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May 29, 2021
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Simmental Provides Open-Breed Registration Promotion

Knowledge is a powerful tool for success. The American Simmental Association (ASA) recognizes that informed, data-driven decisions improve the bottom line for…
April 16, 2021
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National Classic Preview

By Lilly Platts with Classic Coordinator Diane Duren | National Classic June 26 - July 2, 2021 The 2021 AJSA National Classic will mark the 41st year of…
March 27, 2021
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Fall Focus – 2021 and 2022 Updates

Pandemic – it is not a four-letter word, but the response is probably the same. You wonder what is coming after that word is said. There are still challenges…

ASA Spotlight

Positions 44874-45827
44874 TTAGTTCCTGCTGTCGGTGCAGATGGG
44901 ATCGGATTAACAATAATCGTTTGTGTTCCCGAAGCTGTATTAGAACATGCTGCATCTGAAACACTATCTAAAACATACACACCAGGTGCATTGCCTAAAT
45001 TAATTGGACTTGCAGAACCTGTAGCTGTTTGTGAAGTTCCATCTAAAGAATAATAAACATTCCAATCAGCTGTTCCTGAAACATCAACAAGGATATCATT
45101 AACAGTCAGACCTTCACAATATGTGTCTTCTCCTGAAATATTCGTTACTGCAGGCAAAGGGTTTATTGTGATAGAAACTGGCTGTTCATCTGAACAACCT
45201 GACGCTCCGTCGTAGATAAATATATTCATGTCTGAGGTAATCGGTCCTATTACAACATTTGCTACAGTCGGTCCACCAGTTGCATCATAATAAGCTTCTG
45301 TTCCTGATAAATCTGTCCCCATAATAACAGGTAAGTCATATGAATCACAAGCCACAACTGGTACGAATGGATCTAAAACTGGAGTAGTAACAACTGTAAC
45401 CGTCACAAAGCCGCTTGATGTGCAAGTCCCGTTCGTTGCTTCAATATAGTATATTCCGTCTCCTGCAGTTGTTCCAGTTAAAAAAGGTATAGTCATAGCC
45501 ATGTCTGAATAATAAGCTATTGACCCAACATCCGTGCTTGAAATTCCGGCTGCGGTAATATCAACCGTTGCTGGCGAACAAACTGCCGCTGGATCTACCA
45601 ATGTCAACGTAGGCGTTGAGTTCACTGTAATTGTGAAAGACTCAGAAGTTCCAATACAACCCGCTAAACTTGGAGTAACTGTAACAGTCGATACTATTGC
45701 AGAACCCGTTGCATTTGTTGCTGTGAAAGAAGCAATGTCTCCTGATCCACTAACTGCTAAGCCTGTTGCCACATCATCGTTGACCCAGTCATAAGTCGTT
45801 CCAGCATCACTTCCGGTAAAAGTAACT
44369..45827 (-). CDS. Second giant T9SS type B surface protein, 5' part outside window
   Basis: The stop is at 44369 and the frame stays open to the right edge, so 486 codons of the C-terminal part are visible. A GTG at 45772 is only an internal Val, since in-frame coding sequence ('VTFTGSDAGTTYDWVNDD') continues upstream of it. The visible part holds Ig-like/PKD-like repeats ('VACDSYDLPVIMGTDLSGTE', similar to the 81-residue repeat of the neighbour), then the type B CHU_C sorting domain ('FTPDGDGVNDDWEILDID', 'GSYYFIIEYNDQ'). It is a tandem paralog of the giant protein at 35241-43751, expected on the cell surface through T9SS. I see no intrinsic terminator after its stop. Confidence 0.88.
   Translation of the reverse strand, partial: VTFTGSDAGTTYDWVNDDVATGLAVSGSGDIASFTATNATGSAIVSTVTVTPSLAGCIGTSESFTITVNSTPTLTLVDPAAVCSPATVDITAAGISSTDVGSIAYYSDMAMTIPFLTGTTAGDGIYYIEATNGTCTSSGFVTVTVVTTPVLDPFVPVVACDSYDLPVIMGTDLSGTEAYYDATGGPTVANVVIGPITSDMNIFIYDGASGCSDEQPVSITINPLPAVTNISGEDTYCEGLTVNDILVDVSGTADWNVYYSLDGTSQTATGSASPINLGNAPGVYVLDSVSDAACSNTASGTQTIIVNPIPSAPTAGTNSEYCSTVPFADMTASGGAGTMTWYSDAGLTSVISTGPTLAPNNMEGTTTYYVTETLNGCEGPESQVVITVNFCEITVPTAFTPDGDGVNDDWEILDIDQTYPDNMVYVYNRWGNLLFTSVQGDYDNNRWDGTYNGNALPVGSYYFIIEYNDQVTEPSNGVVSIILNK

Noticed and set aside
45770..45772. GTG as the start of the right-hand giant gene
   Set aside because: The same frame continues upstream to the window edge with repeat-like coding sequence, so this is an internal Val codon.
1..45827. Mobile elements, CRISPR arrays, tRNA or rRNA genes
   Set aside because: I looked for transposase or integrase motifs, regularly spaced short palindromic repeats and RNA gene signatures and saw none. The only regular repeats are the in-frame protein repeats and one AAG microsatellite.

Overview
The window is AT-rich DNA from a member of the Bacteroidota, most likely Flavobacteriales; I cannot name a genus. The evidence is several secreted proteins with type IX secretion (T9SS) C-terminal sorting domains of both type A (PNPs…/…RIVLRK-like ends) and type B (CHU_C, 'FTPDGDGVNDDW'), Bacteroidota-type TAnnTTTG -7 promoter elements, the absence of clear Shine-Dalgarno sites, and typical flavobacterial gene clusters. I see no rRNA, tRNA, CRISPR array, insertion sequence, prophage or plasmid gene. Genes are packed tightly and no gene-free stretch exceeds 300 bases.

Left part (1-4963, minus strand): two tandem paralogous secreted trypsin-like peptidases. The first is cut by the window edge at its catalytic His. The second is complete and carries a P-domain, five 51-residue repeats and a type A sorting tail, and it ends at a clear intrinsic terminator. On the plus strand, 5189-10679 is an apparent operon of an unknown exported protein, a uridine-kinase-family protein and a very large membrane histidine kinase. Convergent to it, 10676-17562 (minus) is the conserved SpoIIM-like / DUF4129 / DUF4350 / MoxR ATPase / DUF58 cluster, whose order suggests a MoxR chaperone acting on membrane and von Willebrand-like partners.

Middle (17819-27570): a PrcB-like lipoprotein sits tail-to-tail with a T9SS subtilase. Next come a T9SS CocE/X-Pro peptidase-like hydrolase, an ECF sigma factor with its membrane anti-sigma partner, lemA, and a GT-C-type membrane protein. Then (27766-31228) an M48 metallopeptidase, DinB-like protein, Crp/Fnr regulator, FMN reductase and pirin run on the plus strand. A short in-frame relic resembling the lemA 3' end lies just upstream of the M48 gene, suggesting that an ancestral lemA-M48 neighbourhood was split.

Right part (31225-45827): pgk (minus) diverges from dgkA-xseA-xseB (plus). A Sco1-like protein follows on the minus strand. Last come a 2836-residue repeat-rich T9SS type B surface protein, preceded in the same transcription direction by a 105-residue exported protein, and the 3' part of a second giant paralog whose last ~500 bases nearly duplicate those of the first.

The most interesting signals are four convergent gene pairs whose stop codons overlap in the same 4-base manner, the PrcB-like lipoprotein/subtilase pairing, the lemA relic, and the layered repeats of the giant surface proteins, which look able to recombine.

May 21, 2021

Meeting with Moody

by Lilly Platts | ASA Board Chairman Randy Moody remarks on programs and key issues facing the ASA Board of Trustees. Platts: Tell us about your background,…
May 16, 2021

The Tale of Three Buildings

Hospital Builds on Former ASA Property | by Dan Reider In 1974, the five-year-old American Simmental Association capitalized on rapidly expanding demand for…
May 07, 2021

Built on Balance

by Lilly Platts | Bichler Simmentals raises high-quality seedstock in North Dakota, with a focus on balanced traits and consistent improvement. Doug and Maria…

Kenner Simmentals Focused on Developing Better Beef

Apr 16, 2021 ASA Spotlight
By Emme DemmendaalEditor’s Note: This article was originally published by Tri-State Livestock News, reprinted with permission. As Simmental and SimAngus TM breeders, Erika and…

A Successful Cattlemen's Congress

Mar 27, 2021 ASA Spotlight
SimMagic On Ice, Volume 12, was held Sunday, January 10 at Cattlemen's Congress. The sale kicked off with donations lots for the American Simmental-Simbrah Foundation (ASF). The…

Producing Top SimAngus Beef

Mar 12, 2021 ASA Spotlight
By Emme Demmendaal | When our first quarter-blood Simmentals hit the ground, they were just exceptional,” shares Arlen Katterman of Kattle Bell Farm, Hale, Michigan, describing…

Continuation of a Classic

By Lilly Platts      |       

Jason and Nikki Gress raise Fleckvieh cattle for the modern producer at Little Creek Cattle, Inc.